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Wash U back in the presidential hunt, will host 2016 debate

The area around the CNN tent was crowded before the vice presidential debate at Washington University in 2008.
Bill Smith | St. Louis Beacon file photo
The area around the CNN tent was crowded before the vice presidential debate at Washington University in 2008.

After being passed over for 2012, Washington University will once again be in the presidential spotlight as the host of yet another presidential debate – this time in 2016.

Washington University officials announced today that the campus will be the site of the Oct. 9, 2016 debate.  The university has hosted more presidential debates than any other venue.

The debate will be the second of three scheduled featuring the presidential nominees. The other debates are to be held at Wright State University in Dayton, Ohio, and the University of Nevada, in Las Vegas. The vice presidential debate is to be held at Longwood University in Farmville, Va.

Washington University was the host for presidential debates in 1992, 2000 and 2004 – and was supposed to hold a 1996 debate, which was scuttled in a scheduling fight between then-President Bill Clinton and GOP nominee Bob Dole.

For 2008, the university was awarded the vice presidential debate – which that year ended up being the marquee event because of GOP running mate Sarah Palin, who faced off against Democrat Joe Biden. The university says 73 million TV viewers watched that event, which set a record for a vice-presidential debate.

Washington University Chancellor Mark Wrighton shows off the debate hastag on a hat as he announces his schools sixth selection
Credit Joe Angeles | Washington University
Washington University Chancellor Mark Wrighton's hat shows off the debate hastag as he announces his school's sixth selection,

Washington University Chancellor Mark Wrighton made clear Wednesday that he's pleased the Commission on Presidential Debates has once again turned to St. Louis, and his campus.

"They quite obviously have confidence in us," Wrighton said at a news conference.

And he views Washington University's selection was yet another coup. "The eyes of the world will be upon us,'' Wrighton said, noting that 2016 will mark the election of a new president to replace President Barack Obama.

As in previous years, Wrighton said that the bulk of the university's allotment of tickets will go to its students.

“We know that having a presidential debate on our campus will be a memorable experience for our students and other members of the university community as they become involved in the planning and educational programming around this national event,” Wrighton said.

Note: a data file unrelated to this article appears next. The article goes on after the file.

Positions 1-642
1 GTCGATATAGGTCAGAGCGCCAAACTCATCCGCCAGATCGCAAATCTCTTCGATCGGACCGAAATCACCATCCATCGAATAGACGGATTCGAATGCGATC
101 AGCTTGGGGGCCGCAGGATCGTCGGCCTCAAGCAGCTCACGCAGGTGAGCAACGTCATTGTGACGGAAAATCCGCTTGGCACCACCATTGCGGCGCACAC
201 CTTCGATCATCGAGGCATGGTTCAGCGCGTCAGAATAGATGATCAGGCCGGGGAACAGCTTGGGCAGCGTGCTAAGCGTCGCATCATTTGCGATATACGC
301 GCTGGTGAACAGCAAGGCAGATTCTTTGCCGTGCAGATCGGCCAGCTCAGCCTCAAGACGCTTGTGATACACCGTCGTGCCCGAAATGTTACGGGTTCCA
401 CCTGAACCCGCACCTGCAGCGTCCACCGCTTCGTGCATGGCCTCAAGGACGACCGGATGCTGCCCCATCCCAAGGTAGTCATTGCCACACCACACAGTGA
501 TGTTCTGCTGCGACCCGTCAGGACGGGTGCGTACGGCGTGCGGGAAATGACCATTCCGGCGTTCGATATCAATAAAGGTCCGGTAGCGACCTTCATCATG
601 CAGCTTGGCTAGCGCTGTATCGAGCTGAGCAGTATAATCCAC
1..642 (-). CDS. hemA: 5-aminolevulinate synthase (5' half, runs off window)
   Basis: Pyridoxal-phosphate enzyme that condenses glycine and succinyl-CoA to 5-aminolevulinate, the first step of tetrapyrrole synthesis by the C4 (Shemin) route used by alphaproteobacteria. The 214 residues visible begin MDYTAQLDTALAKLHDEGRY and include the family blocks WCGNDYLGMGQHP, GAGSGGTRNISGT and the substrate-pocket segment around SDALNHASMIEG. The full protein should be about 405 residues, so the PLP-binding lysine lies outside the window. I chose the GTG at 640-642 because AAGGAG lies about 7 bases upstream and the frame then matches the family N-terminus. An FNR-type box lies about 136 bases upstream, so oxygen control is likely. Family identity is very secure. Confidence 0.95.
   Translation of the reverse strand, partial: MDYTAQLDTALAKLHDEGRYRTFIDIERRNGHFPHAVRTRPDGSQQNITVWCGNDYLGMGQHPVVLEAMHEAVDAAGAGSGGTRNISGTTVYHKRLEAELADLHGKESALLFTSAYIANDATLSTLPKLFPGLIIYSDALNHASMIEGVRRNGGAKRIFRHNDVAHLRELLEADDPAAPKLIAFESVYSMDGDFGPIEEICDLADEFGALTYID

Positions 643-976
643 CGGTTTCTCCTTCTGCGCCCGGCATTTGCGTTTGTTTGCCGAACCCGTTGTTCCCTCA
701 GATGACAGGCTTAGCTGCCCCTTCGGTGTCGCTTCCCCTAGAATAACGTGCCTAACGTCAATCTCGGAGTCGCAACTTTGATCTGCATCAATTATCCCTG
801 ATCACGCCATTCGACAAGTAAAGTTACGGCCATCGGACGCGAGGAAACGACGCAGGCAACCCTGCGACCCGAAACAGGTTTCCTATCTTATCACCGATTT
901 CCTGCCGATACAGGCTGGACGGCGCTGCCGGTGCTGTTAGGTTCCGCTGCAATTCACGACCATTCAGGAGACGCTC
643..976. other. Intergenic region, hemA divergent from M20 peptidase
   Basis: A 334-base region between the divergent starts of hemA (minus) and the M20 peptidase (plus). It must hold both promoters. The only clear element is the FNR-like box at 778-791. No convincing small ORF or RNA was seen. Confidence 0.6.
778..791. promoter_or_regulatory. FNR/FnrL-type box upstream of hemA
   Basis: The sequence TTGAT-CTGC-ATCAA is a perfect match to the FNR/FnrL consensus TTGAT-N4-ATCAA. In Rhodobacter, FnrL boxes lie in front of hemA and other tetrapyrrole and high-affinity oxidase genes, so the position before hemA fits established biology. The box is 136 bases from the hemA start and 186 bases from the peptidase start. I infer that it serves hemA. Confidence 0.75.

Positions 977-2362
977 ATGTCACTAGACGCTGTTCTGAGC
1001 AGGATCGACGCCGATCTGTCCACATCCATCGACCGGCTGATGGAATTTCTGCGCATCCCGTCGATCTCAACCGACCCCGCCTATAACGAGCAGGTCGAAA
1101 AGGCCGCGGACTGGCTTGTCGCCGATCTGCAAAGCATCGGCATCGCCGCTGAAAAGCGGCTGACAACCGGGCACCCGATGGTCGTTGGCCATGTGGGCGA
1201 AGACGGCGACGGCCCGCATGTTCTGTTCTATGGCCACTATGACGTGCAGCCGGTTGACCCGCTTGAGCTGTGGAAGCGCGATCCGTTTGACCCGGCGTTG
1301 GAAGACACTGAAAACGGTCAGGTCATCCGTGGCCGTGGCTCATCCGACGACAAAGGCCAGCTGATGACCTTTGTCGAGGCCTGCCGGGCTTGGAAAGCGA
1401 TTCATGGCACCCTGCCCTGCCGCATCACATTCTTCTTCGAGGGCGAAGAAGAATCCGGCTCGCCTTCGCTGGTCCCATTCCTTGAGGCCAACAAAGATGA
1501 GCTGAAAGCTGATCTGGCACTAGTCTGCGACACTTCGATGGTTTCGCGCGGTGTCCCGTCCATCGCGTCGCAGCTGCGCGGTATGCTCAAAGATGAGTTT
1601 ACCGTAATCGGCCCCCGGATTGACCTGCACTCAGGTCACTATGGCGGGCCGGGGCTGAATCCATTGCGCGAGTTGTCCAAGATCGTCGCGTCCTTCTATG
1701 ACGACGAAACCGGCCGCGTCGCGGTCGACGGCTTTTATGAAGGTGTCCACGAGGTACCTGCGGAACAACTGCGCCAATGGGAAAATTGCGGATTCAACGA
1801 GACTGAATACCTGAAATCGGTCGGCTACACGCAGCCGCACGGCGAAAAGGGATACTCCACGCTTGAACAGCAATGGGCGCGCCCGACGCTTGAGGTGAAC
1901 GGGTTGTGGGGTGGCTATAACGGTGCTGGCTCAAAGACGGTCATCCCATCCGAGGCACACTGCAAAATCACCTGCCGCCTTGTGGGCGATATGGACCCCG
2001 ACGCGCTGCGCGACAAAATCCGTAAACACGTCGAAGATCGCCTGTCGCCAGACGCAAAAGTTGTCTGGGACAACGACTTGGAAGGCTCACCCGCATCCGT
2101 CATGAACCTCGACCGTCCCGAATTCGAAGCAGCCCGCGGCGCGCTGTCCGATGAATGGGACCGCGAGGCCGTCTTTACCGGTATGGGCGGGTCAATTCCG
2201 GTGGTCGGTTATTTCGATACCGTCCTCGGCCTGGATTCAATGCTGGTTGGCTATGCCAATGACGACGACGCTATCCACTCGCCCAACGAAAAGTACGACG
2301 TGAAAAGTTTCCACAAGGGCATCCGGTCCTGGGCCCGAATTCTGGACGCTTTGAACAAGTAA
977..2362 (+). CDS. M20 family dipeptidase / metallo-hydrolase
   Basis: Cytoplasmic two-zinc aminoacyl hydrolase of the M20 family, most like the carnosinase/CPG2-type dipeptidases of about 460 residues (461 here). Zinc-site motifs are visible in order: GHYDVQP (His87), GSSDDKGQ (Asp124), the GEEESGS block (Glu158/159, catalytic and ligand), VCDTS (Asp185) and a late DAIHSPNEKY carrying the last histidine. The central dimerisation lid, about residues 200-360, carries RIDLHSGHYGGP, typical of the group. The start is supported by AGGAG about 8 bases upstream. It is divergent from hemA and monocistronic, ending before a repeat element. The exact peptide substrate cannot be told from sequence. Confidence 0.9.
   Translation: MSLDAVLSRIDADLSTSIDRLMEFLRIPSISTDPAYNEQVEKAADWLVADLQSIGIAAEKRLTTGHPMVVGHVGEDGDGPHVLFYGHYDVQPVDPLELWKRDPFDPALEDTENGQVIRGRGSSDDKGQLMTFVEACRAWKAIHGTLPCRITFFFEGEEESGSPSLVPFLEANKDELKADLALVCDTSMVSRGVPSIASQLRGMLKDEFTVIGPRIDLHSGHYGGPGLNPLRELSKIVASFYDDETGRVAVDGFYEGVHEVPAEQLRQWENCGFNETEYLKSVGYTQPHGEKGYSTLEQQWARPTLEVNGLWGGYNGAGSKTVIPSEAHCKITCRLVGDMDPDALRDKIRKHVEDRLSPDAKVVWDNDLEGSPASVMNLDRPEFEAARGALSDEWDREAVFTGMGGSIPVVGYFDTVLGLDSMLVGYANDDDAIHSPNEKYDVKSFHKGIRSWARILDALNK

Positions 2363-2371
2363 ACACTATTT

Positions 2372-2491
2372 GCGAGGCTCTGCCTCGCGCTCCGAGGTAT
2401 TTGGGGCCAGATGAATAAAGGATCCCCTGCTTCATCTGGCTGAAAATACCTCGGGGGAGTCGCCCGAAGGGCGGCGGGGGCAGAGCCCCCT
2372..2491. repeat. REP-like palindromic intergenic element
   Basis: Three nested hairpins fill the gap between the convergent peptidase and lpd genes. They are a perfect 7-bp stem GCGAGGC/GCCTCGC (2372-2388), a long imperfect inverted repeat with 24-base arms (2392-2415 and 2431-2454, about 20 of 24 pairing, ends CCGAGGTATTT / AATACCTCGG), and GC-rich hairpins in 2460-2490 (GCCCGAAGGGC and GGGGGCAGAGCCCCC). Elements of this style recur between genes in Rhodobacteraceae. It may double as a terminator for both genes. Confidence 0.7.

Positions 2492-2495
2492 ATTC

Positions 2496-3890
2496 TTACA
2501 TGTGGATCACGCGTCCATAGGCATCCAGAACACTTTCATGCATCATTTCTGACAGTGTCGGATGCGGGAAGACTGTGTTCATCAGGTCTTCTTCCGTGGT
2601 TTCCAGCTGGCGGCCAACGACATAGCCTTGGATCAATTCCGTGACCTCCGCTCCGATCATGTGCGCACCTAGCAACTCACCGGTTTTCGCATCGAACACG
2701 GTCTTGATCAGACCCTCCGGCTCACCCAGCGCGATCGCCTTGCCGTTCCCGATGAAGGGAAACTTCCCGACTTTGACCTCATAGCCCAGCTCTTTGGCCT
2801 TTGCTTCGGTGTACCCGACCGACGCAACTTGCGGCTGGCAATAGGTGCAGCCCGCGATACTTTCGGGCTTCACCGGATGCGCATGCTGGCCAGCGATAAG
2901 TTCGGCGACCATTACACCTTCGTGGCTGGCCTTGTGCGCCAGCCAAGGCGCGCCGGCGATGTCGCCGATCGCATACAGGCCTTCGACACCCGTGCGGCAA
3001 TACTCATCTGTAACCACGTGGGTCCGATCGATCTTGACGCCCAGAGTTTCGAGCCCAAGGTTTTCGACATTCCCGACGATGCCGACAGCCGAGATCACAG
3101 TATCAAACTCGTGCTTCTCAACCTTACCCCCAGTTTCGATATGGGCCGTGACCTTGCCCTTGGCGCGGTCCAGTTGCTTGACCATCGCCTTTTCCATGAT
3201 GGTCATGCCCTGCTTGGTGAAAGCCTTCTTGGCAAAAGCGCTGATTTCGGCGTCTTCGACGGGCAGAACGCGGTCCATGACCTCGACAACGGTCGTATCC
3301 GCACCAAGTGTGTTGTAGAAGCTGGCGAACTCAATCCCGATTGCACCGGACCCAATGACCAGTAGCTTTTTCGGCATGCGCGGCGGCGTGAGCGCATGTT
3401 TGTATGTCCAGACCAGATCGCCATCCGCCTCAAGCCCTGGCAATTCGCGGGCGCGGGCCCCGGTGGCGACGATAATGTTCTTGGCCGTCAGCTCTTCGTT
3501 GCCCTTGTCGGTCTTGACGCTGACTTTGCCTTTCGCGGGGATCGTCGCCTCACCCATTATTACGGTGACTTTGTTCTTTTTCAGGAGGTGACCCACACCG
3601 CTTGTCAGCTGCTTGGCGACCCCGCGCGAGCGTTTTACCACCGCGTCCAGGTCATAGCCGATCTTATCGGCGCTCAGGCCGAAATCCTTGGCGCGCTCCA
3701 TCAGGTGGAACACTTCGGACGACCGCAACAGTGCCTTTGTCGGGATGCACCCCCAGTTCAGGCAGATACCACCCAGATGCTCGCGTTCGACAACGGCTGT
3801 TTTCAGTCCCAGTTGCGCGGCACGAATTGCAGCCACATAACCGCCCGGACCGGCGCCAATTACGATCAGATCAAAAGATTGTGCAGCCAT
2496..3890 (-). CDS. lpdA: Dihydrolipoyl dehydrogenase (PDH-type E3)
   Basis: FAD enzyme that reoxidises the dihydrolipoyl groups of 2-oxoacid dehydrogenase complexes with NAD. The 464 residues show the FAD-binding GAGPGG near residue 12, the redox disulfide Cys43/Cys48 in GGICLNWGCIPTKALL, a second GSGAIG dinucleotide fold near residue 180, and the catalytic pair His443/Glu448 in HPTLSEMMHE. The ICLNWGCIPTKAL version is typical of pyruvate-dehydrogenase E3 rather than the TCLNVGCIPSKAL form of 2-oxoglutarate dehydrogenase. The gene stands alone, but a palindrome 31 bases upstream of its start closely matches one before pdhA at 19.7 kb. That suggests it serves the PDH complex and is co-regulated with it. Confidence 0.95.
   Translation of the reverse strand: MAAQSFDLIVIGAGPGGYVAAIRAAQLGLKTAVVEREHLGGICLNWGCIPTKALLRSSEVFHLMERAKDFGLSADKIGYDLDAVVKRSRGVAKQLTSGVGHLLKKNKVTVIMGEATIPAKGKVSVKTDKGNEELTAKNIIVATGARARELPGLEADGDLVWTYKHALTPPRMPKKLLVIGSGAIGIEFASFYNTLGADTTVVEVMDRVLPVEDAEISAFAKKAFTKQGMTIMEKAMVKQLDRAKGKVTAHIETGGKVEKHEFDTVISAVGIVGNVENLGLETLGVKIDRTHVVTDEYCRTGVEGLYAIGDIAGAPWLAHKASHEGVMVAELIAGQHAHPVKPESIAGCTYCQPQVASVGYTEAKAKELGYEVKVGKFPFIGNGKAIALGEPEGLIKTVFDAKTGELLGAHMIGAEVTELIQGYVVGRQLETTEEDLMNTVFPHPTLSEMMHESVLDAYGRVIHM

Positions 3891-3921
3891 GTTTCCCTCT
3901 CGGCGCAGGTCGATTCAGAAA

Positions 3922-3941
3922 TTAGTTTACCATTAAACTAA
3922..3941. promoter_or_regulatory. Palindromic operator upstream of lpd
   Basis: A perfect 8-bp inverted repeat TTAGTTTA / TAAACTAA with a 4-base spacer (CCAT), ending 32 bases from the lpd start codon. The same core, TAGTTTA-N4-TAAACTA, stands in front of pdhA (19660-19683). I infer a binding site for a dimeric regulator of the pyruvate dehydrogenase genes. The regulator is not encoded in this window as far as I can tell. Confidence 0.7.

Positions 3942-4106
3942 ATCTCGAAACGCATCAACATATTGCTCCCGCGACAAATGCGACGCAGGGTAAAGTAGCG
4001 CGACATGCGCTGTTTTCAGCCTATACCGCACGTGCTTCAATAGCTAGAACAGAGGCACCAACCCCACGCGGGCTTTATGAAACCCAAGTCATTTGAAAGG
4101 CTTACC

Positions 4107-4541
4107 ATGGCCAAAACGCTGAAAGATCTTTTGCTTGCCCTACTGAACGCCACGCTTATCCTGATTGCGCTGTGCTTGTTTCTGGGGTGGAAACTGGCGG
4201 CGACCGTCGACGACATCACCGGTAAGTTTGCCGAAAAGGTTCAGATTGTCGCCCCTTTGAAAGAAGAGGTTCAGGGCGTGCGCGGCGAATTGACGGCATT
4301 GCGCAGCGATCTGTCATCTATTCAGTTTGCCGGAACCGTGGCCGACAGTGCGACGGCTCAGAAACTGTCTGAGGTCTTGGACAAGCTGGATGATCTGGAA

“It will also be a great opportunity to highlight the St. Louis region, as people around the globe are watching the nation’s electoral process in action.”

Debates take time and money

In 1992, the university had to host the first presidential debate with only a week's notice. The process has improved over the years. This time, Washington University has over a year to plan.

Among other things, the university also had to demonstrate to the commission that it had the financial resources to cover the costs. 

For the earlier debates, Anheuser-Busch was a major benefactor.  That's no longer the case since its merger with European brewer InBev, but other area corporations and political donors have stepped up privately to help cover the considerable financial costs.

Missouri Republican Party chairman John Hancock said that Washington University's repeated selection also demonstrates that the university has been a great debate host.

"St. Louis and Washington University have done such a spectacular job time and time again,'' Hancock said. "This is a reward for all those past great efforts."

Here's a few of the highlights of those earlier debates, as recalled by the university's archives and old news reports:

1992: About 100 million people are believed to have watched that debate on Oct. 11, held in the university's athletics complex (which has continued to be part of the debate site ever since). The candidates were Republican incumbent George Bush, Democrat Bill Clinton and independent Ross Perot.

2000: The debate on Oct. 17 between Republican George W. Bush and Democrat Al Gore featured a "town hall'' format, which members of the audience asking questions. The event, their second meeting, was overshadowed by the airplane crash the night before that killed then-Gov. Mel Carnahan, his son and a top aide.

2004: The town-hall format was used once again for the second debate between then-incumbent Bush and Democratic challenger John Kerry. More than 1,500 journalists covered the event. A number of cable TV shows set up temporary stage sets on the campus grounds.

2008: The number of reporters swelled to over 3,100 for the Palin-Biden debate, which was hosted by PBS' Gwen Ifill.

Reporter Tim Lloyd contributed to this article.

Jo Mannies is a freelance journalist and former political reporter at St. Louis Public Radio.